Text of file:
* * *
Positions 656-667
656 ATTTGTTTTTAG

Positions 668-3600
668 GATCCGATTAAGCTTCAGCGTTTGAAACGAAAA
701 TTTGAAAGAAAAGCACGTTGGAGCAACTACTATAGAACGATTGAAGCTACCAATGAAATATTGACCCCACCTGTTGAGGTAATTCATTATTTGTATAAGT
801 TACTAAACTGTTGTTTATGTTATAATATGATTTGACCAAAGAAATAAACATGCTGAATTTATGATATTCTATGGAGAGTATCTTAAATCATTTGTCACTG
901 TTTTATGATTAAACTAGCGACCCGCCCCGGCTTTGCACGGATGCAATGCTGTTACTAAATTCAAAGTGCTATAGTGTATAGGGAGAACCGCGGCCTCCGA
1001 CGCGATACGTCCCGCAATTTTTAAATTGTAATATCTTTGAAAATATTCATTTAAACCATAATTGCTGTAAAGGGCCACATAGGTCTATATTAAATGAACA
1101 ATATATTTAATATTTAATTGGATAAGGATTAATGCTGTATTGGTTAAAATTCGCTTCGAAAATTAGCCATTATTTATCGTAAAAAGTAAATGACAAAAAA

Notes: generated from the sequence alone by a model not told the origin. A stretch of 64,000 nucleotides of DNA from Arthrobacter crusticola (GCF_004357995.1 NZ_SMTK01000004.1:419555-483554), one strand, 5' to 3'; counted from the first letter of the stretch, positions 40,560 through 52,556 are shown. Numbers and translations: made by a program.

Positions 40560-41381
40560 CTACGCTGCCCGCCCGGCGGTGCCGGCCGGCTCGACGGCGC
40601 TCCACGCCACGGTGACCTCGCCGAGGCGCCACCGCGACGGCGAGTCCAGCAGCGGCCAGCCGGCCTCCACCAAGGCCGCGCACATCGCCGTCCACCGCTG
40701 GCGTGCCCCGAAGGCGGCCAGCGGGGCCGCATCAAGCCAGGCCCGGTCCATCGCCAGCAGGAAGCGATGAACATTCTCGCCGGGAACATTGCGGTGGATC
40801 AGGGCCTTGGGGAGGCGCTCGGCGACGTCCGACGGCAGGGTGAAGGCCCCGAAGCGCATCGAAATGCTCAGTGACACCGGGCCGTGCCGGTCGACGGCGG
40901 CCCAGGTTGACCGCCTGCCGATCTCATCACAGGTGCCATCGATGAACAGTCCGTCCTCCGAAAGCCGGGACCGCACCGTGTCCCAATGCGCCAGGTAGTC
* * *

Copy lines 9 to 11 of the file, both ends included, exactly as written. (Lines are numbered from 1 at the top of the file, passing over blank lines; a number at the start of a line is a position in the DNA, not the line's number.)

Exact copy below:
1101 ATATATTTAATATTTAATTGGATAAGGATTAATGCTGTATTGGTTAAAATTCGCTTCGAAAATTAGCCATTATTTATCGTAAAAAGTAAATGACAAAAAA

Notes: generated from the sequence alone by a model not told the origin. A stretch of 64,000 nucleotides of DNA from Arthrobacter crusticola (GCF_004357995.1 NZ_SMTK01000004.1:419555-483554), one strand, 5' to 3'; counted from the first letter of the stretch, positions 40,560 through 52,556 are shown. Numbers and translations: made by a program.

Positions 40560-41381